This movie is amazing, a true testimony to the creative spirit of the human animal. That it makes no sense, is somewhat ineptly staged, recklessly plotted and lacks any redeeming social qualities makes it even more enjoyable. I watch it with the same kind of amazement that a newborn child regards it's mother's voice. I simply cannot believe I am lucky enough to exist at a time when movies like this have been made and privileged to have seen it -- which according to some intel I gathered is a collection of scenes from an obscure TV series that was released in Germany only as a feature film in this form.
The other guy did a pretty good job in summing up the story, which concerns itself with gigantic robots trying to blow stuff up and other robots who fight them. There are jet fighter attacks, an undersea headquarters, mod day-glow production design, an evil overlord villain who's hair lights up like the Heatmizer's, evil enemy henchmen dressed as football players who kick exploding footballs, and a heroic team of robot pilots who all wear identical fluorescent lounge suits with some sort of military insignia on the lapel & have their own secret hand signals. In other words this is exactly the same movie I would have made when I was about eight years old, which ironically is when the film was released. Coincidence? Hardly.
The model effects work is cheezy and unconvincing, which heightens the surrealist nature of the film. It's sort of like a visual realization of an eight year old's fantasy as he plays with his robot toys and imagines them battling for world supremacy. The robots are alternately shown as either small models for close-up details or a stunt actor dressed in a costume approximating the designs for scenes like when the robots reach down to pick stuff up. One battle scene has them pasted to a revolving 33rpm turntable as their arms move up and down, a more convincing special effect than anything seen during the entire 140 minute runtime of ATTACK OF THE CLOWNS from Star Wars. The jump cutting is all fast paced and upbeat, with print damage to the home video version I saw inadvertently trimming vital expositional scenes that would otherwise have provided context for the action being shown. It is a vast improvement.
The home video version I found is also a marvel to behold, a (get this, if you can follow it) Greek made German language VHS of a movie made in Japan. If it's storage box had been made somewhere in South America it could represent some kind of U.N. committee studying global warming. I bought it on eBay in a public auction that anyone on the planet with an internet connection that isn't blocked by their totalitarian dictator government could have bid on. Nobody else did, so this video is proof that there are roughly three and a half billion people on this planet who don't have a clue. The VHS itself is worn, has a ratty fullframe transfer with dust scratches and missing frames and skallowag damage where small children were allowed to pull lengths of the video tape from the cassette and use it for craft projects. I wouldn't want to see it any other way, a proper DVD restoration would ruin this movie.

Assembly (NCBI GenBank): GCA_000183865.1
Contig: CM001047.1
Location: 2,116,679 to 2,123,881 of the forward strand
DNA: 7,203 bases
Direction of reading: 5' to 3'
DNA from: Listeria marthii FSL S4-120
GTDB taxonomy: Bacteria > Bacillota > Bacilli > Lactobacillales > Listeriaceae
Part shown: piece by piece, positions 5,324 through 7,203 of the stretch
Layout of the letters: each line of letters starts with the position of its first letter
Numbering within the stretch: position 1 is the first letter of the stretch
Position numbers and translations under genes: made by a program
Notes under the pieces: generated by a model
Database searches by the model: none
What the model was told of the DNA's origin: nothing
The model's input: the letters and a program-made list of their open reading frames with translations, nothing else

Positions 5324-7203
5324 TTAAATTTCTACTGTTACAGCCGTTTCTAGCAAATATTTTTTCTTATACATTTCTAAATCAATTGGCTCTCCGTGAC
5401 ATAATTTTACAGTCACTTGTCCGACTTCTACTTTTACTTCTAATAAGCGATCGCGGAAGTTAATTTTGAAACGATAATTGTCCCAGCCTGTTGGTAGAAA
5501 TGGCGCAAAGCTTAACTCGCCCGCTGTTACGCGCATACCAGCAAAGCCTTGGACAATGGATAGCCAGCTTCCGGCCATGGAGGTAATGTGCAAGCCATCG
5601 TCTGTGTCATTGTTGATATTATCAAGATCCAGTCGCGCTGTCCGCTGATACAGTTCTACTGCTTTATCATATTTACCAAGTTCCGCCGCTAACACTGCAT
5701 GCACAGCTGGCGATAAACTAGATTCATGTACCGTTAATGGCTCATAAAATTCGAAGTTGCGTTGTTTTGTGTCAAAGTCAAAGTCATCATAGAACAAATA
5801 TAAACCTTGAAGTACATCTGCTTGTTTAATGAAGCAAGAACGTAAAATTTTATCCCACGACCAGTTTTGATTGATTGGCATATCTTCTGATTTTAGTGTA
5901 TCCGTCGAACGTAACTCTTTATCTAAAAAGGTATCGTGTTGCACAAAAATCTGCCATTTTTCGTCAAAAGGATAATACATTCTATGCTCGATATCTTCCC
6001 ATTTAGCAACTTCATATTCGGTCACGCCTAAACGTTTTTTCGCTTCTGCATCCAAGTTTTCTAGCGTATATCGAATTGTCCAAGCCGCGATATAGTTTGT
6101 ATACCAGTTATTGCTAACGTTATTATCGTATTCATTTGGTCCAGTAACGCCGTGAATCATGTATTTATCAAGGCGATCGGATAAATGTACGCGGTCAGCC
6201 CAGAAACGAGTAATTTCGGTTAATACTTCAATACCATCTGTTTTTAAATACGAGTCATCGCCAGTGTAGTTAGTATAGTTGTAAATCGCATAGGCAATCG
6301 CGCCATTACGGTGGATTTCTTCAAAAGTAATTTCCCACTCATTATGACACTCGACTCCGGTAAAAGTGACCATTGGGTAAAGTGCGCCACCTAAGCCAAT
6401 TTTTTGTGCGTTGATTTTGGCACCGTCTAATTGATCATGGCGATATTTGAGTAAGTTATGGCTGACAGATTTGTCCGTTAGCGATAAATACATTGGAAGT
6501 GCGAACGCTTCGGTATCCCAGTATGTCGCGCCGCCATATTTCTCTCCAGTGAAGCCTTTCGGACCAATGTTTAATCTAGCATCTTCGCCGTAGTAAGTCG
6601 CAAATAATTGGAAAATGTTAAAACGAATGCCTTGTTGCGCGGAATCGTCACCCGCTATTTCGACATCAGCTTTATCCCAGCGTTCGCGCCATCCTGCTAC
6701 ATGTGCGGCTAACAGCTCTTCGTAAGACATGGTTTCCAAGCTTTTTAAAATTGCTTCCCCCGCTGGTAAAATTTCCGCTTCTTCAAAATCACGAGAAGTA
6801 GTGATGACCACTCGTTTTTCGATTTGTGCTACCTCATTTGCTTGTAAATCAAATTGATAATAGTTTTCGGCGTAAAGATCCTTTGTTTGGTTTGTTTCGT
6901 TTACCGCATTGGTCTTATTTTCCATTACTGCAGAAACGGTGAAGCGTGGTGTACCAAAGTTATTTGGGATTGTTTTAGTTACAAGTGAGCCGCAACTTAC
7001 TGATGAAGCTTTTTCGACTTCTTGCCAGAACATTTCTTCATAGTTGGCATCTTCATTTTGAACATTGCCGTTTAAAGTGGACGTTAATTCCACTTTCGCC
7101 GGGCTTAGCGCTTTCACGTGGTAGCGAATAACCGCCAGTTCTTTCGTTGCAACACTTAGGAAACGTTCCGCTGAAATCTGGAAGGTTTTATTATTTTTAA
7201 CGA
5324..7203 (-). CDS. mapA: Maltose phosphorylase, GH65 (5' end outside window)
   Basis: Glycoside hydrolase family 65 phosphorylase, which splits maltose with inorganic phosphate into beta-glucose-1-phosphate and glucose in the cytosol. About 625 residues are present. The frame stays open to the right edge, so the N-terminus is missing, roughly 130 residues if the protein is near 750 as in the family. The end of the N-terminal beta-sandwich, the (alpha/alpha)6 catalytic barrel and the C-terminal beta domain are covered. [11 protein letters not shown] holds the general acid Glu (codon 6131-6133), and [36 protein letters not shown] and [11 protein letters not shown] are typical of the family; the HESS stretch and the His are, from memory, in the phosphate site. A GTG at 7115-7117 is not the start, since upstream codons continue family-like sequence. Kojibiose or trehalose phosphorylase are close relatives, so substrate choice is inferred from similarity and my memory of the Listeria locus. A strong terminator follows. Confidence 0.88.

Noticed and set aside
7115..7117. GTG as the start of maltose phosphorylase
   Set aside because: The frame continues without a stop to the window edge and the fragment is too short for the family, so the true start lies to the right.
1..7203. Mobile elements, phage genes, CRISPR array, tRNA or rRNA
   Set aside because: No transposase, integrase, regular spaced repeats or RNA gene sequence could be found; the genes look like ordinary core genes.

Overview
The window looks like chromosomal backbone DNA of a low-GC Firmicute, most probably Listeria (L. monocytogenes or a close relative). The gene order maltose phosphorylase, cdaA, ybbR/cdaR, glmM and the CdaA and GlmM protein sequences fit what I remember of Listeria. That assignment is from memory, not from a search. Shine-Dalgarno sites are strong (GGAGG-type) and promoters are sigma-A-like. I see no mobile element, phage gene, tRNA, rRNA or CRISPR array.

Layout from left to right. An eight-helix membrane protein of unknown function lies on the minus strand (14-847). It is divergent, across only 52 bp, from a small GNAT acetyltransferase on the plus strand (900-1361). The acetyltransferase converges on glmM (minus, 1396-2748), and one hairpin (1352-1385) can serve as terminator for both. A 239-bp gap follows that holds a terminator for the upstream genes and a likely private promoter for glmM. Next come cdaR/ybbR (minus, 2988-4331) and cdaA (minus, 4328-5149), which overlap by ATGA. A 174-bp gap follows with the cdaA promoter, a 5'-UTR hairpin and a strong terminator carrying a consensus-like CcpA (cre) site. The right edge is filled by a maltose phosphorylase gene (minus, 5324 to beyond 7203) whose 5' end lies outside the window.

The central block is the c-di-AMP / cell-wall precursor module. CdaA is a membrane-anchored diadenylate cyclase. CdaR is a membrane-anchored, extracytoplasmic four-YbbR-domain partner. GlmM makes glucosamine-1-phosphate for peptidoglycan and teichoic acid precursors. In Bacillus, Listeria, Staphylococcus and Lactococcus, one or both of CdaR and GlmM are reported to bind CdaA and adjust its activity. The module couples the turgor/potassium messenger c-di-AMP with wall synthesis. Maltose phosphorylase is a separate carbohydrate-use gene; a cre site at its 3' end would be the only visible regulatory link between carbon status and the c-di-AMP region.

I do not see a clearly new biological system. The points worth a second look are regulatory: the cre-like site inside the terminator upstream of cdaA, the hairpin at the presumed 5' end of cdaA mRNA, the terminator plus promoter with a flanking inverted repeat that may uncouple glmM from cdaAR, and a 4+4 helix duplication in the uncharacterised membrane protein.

To sum up and provide a catch-phrase for some nerd hack writing for a dork print fanzine to steal from me without proper credit (an alarmingly frequent film review technique, I am afraid), "SPIDER MAN 3 has nothing on this little baby", and I genuinely mean that with all due contempt for present day actionadventuresci-ficult movie making. I would love to send a copy of this video to Sam Raimi and Quentin Tarentino so both could hang their heads in shame after allowing their careers to become so uninteresting. They should both quit their day jobs as media demigods and go back to working menial employment for peanuts and perhaps figure out how to make a movie again, artists always work best when under adversity. Which is exactly why I insist on continually eking out a marginal living: I do not want to loose my creative edge, and the brilliant minds behind this film likewise shared my same insistence upon remaining a failure who made great art. Thank god they bothered.
810: Needed a mummy or perhaps some insert scenes with Jack Palance taken from another movie.
Review by Steve Nyland from the Internet Movie Database.